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Nvidia G-Sync support for FreeSync monitors: better performance for less

Nvidia G-Sync support for FreeSync monitors: better performance for less


These displays provide a smooth gaming experience

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BenQ’s XL2740 FreeSync monitor is G-Sync compatible
BenQ’s XL2740 FreeSync monitor is G-Sync compatible
Photo by Amelia Holowaty Krales / The Verge

Nvidia’s G-Sync variable refresh rate tech takes the leash off of your graphics card, letting it push as many frames per second as it possibly can, while eliminating input lag and visual artifacts (like motion blur and screen tearing) on your monitor. If you buy a monitor equipped with G-Sync, you can expect a smoother gaming experience with fluid animations. But such a monitor is costly, with a baseline price of around $350 for a 1080p display, and hundreds more for one that can output at 1440p or 4K. If that’s too expensive for you (you’re not alone), there are alternatives.

Nvidia has brought aftermarket G-Sync support to 28 gaming monitors equipped with AMD FreeSync, widening the pool of G-Sync-capable displays; prices start as low as $189. If you own one of these monitors, and your system is equipped with an Nvidia GeForce GTX 10-series or RTX 20-series GPU, then G-Sync will activate automatically once you install the latest driver. In terms of what makes these models different from the hundreds of FreeSync monitors on the market, Nvidia shared the following criteria that decides which monitors get a pass:

G-SYNC Compatible testing validates that the monitor does not show blanking, pulsing, flickering, ghosting or other artifacts during VRR gaming. They also validate that the monitor can operate in VRR at any game frame rate by supporting a VRR range of at least 2.4:1 (e.g. 60Hz-144Hz), and offer the gamer a seamless experience by enabling VRR by default.

Here’s the list of supported displays from least to most expensive at the time of publication:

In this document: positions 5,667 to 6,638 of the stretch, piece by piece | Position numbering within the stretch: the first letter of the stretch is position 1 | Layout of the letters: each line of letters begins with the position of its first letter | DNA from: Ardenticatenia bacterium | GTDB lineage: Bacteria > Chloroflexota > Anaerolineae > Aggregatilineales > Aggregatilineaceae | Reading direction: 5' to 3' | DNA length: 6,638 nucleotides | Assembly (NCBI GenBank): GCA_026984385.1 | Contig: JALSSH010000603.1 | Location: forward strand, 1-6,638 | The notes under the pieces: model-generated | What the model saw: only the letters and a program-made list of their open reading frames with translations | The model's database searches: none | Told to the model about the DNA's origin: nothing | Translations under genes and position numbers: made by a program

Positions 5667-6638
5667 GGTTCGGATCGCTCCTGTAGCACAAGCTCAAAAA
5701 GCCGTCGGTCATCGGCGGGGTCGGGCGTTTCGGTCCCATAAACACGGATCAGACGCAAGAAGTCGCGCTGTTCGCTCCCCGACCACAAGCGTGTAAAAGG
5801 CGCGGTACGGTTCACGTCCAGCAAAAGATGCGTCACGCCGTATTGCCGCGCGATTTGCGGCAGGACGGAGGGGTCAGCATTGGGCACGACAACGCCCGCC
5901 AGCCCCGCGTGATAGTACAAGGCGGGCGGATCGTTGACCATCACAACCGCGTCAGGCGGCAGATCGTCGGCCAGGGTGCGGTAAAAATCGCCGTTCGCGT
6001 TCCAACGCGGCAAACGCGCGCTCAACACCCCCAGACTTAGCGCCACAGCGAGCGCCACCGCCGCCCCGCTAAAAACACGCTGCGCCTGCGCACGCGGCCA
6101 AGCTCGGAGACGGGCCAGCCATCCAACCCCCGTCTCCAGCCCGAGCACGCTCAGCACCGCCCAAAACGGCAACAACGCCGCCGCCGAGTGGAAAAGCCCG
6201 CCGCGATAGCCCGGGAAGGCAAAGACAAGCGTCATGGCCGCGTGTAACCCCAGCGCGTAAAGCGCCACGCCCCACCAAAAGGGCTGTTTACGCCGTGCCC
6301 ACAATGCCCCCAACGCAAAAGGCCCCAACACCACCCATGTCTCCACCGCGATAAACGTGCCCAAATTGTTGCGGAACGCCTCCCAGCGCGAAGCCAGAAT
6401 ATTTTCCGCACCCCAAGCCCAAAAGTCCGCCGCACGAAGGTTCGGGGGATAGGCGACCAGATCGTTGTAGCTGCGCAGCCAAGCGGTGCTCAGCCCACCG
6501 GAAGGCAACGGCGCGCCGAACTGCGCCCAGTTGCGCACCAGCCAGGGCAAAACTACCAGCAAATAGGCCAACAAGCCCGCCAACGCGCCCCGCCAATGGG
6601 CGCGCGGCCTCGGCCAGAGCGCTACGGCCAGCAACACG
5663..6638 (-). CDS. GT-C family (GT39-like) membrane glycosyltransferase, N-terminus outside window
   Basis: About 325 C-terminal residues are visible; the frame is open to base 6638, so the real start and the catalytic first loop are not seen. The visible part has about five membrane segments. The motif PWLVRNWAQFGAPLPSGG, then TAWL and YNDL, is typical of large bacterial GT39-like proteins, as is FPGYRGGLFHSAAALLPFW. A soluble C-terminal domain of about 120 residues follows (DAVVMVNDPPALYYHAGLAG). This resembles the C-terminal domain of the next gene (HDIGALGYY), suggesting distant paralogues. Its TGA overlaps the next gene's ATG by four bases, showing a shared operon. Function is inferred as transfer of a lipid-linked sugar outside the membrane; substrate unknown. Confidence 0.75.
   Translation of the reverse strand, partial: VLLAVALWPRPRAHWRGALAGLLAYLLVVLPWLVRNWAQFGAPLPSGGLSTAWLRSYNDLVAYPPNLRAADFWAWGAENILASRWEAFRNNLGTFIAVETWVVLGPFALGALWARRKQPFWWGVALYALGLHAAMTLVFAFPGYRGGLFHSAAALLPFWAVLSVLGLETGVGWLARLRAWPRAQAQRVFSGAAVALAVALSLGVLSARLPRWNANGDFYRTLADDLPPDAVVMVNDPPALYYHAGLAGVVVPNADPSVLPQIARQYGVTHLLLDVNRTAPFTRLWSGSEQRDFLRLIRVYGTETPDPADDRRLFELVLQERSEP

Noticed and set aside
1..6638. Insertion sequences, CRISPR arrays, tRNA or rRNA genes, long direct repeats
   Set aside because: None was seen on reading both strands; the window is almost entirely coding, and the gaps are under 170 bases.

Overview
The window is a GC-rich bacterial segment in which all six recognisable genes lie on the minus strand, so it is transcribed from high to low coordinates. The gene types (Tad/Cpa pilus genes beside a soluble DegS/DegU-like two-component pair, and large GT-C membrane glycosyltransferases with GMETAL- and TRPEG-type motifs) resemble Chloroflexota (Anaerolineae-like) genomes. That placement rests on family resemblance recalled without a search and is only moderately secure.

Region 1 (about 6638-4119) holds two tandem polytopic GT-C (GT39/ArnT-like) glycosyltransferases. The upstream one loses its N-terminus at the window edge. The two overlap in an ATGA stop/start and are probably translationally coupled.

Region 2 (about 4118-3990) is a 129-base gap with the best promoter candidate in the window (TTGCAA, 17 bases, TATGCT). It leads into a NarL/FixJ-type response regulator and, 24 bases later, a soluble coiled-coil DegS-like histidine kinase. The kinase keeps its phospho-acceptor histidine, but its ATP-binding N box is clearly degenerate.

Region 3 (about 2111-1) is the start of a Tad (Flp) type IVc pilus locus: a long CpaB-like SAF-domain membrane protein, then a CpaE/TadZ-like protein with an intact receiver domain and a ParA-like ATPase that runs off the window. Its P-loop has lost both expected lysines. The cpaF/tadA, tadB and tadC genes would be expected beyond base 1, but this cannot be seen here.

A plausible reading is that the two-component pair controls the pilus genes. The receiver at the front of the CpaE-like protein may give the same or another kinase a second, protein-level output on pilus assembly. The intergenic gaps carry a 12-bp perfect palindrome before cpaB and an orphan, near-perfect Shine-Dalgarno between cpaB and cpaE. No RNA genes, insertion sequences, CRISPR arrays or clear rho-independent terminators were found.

G-Sync compatible FreeSync monitors

MonitorPriceScreen sizeResolutionRefresh rateResponse timePanel type
Dell S2419HGF$16924 inches1080p144Hz1msTN
AOC G2590FX$18925 inches1080p144Hz1msTN
Acer XFA240$19924 inches1080p144Hz1msTN
Acer ED273 Abidpx$27327 inches1080p144Hz4msVA
Asus VG278Q$29527 inches1080p144Hz1msTN
Acer XF250Q$29924.5 inches1080p240Hz1msTN
AOC Agon AG241QX$30924 inches1440p144Hz1msTN
LG 27GK750FB$32927 inches1080p240Hz1msTN
Asus XG248Q$34824 inches1080p240Hz1msTN
Acer XG270HU$37527 inches1440p144Hz1msTN
HP Omen X 25f$37924.5 inches1080p240Hz1msTN
Asus XG258Q$44924.5 inches1080p240Hz1msTN
BenQ XL2540$44724.5 inches1080p240Hz1msTN
Asus MG278Q$54927 inches1440p144Hz1msTN
Acer XZ321Q$57031.5 inches1440p144Hz1msVA
BenQ XL2740$59927 inches1080p240Hz1msTN
Acer XV273K$89927 inches4K144Hz1msIPS
Asus VG258QNot readily available in the US24.5 inches1080p144Hz1msTN
HP 25x$27924.5 inches1080p144Hz1msTN
HP 25mxNot readily available in the US24.5 inches1080p144Hz1msTN

We tested the BenQ ZOWIE XL2740 (pictured above), one of the listed monitors with Nvidia G-Sync support. It’s a 27-inch 1080p FreeSync monitor with a 240Hz refresh rate. As you’d hope, the setup process is easy. The Nvidia RTX 2080 graphics card in our test rig was already updated, so G-Sync switched on automatically, and there were no noticeable instances of screen tearing or image ghosting during our time with the unit.

After spending some time playing Forza Horizon 4 and Metro: Exodus, and running through Nvidia’s G-Sync benchmark, the results were great. It’s easy to see whom this sort of monitor is for: those who want G-Sync without too much fuss or expense.

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